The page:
Mozart’s The Escape from the Harem is difficult to bring off because it seems so elementary. For a start, the plot is stock. Constanze and her English maid Blonde  are being held by their respective suitors the Pasha Selim and his chief eunuch Osmin, when their Christian lovers, Belmonte and his servant Pedrillo, sail to the rescue.

The production team has to juggle a music hall plot with cultural insights, political commentary and musical inventiveness/ uncertainties.

Still acquiring the talents to channel his genius and the genius to an untidy outcome

The over-supply needs taming, rather than highlighting in the Turkish parts

His first new work in Vienna after his arrival in 1781, when he was saying ‘look at me!’. The score needed editing, as Mozart did himself in five places, four in Act II

Treat Mozart as a musical toy box from whom tunes flowed mindlessly.

The occasion of the Emperor’s criticism: ‘Too many notes’. To which Mozart replied: ‘As many as necessary’. It is too easy to dismiss the monarch’s remark as ignorance when it was an asute ear’s recognising that Mozart was showing off

When the Shah of Persia attended a symphony concert during his visit to London in the summer of 1873, the part he most enjoyed the tuning up. This anecdote captures, in reverse, the difficulties that Mozart faced in faking Turkish clatter within Classical elegance, barbaric passion versus cultivated reason.

Patrick Summers as conductor
Mozart’s phrasing has to glide forward, not be driven, yet can be savoured only occasionally if it is not to cloy.

Michael Gow’s direction        

Enslavement and ransom by Barbary pirates was as real for Mozart’s contemporaries sailing the Mediterranean as it is for today’s tourists in Mindano. The difference is that the West now imagines only terrorists and fundamentalism, Mozart’s circle construed an Islam as a eductable in natural law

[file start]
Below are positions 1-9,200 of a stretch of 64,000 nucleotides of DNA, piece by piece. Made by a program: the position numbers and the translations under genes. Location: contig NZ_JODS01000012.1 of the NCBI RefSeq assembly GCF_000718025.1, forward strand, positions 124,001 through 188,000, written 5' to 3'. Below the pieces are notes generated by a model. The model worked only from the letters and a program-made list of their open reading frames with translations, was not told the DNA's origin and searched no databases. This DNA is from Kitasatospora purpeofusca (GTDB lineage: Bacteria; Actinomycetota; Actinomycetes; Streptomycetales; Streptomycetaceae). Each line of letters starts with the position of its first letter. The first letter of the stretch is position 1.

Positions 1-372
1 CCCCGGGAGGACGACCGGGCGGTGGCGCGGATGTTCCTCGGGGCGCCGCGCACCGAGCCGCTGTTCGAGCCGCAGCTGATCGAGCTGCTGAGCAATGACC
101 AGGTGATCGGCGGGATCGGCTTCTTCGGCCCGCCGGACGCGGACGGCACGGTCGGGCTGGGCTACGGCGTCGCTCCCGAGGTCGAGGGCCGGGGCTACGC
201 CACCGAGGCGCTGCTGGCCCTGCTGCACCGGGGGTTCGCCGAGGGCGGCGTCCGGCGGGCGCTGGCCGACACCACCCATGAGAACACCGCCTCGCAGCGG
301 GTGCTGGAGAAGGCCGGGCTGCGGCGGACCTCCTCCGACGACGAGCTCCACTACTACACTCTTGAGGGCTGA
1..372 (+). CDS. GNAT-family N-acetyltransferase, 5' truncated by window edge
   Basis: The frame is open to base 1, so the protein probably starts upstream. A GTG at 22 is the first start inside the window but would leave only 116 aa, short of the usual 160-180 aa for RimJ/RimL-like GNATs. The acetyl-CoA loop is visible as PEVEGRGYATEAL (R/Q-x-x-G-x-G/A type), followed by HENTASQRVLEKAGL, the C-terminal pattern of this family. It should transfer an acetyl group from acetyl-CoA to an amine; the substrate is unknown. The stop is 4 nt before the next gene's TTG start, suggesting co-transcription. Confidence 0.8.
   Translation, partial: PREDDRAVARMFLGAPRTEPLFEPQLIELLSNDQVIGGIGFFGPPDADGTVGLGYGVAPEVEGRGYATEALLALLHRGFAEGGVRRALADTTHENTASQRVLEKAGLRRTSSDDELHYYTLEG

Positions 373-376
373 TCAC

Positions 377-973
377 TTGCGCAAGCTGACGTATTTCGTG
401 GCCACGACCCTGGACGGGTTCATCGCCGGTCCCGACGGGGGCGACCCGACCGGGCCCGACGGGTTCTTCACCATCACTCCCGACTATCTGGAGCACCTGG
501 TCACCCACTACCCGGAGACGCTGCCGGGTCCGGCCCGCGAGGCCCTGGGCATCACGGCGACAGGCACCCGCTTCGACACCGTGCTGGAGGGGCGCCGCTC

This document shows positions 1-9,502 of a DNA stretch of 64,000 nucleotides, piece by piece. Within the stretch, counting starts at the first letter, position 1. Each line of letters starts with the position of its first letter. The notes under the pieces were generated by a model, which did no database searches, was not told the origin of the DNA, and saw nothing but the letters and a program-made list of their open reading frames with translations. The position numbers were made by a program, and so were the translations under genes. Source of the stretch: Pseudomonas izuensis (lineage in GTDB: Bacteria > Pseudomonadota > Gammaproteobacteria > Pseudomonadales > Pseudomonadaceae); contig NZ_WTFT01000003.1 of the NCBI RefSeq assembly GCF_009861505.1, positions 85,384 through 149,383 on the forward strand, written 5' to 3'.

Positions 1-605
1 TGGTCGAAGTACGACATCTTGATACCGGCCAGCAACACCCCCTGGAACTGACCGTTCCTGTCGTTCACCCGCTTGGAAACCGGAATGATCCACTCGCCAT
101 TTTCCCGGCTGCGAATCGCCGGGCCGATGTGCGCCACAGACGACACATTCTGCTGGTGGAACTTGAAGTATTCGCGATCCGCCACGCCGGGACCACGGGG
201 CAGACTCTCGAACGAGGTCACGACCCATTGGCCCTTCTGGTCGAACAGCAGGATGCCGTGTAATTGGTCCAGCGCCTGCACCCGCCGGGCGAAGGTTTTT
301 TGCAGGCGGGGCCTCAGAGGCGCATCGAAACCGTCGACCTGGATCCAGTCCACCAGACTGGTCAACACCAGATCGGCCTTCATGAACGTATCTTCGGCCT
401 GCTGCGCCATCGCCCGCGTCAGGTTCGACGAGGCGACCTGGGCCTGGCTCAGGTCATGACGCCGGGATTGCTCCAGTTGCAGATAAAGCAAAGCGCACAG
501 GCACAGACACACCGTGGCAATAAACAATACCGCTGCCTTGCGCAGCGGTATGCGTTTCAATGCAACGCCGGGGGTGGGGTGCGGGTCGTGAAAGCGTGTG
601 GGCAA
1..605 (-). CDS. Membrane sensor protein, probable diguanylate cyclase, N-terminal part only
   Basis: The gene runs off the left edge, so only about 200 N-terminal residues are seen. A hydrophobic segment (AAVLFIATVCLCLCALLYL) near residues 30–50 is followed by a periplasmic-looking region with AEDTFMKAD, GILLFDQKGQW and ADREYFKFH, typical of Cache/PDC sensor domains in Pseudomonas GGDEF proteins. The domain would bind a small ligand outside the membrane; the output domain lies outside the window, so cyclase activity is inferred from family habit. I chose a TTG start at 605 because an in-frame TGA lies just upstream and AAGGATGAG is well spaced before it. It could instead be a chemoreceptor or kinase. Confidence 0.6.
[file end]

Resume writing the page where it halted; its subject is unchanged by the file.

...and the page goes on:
Possible to embrace the clash of civilisations without setting the story in contemporary Lebanon.

Nick Schlieper’s lighting

Designed by Robert Kemp

Die Entfuhrung aus dem Serail

Mozart’s enriching of the Singspiel interrupts Osmin

Story carried in speech and recitative and  

Kenneth Ransom as Pasha Selim is the ruler who is taught to overcome his desire for vengeance, Mozart’s bow to the Enlightened Despot, Emperor Josef II, for abolishing capital punishment.

The Pasha knows fury but remains above the fray by never singing. If music is passion and speech the voice of reason, why is the Turk the only one not to sing?

Truly in love?

Richard Alexander as the eunuch Osmin (bass) broods in his opening aria with an interior life and  who becomes a clown only when he imitates the Christian in drunkenness.

A eunuch with the deepest base in opera because the bass was the furtherest from the heavenly chorus. An earlier musical convention conflicts with our sense of dramatic naturalism.

By the beard of the prophet his rage crescendoes

Ends by breaking the bounds, and ‘must forget itself’

Violent passions must never disgust or offend and so keeps the key change within reason he

Joanna Cole as The Constanze  (soprano) far too much to do in the Second act, three big numbers, for nearly half the hour

‘What a change’ 7.30mts

sinfonia concertante followed by ‘Every kind of torture’ (Martern aller Arten) 9.33mts

Stage business in conflict with the vocal demands and the moral statements

This is opera seria at its most philosophical

Then a break for broad comedy before she resumes ‘Oh Belmonte, my Love’ for 10.40mts

Emma Matthews as her maid Blonde (soprano)

mid of Act II  ‘What Bliss, what pleasure’ [Welche Wonne ]  has ‘rapid fire phrases’

In the first aria, Belmonte (tenor) has to establish his credentials with a note that would test the breath of a flautist James Galway.

Rests until just after Vivat Bacchus, at end of Act II when ‘If tears of joy’ [Wenn der Freude Trauen] should be gorgeous but is often cut, or even have bits transferred to replace ‘I build on your strength’ [Ich baue ganz] at start of Act III which is too taxing.

Michael Raymond Martin as his servant Pedrillo (tenor) who is in love with Blonde

mid of Act II followed by high As in [Frisch zum Kampfe]

Despite the threatened violation of ethnic barriers no crossing of the class lines is contemplated. That comes later in Figaro and Magic Flute.


A survey of the musical, dramatic, theatrical and intellectual devices that

A stand against Italian influences to which he returned in The Magic Flute

And therefore should be in the language of the audience

Is the piccolo there?

Do we get a march as well as the chorus for the entry?